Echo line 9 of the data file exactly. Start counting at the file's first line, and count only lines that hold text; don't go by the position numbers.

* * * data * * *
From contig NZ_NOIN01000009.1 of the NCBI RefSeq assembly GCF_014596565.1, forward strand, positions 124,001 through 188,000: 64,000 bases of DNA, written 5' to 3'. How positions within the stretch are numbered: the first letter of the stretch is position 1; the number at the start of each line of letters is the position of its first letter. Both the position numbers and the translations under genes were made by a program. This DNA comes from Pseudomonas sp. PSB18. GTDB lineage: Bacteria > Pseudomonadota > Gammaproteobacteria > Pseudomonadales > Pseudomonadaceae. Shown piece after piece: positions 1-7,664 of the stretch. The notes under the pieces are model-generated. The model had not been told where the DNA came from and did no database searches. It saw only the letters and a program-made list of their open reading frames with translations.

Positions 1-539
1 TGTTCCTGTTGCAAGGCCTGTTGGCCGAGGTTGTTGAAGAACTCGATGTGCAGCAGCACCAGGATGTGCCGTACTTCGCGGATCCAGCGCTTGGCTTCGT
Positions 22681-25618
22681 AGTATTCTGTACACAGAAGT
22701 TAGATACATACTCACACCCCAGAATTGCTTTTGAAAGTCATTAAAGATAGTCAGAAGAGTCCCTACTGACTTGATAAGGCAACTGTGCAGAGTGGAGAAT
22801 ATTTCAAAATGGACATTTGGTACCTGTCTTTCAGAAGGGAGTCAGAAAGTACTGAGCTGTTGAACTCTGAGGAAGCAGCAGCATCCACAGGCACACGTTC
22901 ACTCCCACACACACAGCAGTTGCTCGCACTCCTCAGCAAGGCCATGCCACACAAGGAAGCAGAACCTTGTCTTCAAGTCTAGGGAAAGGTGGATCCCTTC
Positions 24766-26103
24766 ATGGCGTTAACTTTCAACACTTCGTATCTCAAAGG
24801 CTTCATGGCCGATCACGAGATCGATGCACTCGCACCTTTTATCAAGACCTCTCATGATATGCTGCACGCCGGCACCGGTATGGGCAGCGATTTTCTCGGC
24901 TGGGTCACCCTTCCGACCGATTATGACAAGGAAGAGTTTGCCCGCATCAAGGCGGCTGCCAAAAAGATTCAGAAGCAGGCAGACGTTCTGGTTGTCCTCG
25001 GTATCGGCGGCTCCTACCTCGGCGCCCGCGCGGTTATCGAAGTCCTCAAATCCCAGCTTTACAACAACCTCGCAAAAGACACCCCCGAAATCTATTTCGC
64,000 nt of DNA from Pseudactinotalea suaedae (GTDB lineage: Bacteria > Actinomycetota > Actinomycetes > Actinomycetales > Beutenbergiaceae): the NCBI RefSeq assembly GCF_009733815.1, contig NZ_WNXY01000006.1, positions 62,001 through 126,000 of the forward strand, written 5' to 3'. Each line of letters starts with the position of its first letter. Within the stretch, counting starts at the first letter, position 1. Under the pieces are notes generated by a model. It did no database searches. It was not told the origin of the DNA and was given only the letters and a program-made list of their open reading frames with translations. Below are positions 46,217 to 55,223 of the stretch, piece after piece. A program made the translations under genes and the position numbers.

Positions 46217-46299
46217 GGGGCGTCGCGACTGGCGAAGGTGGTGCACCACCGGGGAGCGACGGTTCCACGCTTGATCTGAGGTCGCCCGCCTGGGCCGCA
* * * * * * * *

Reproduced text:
Positions 24766-26103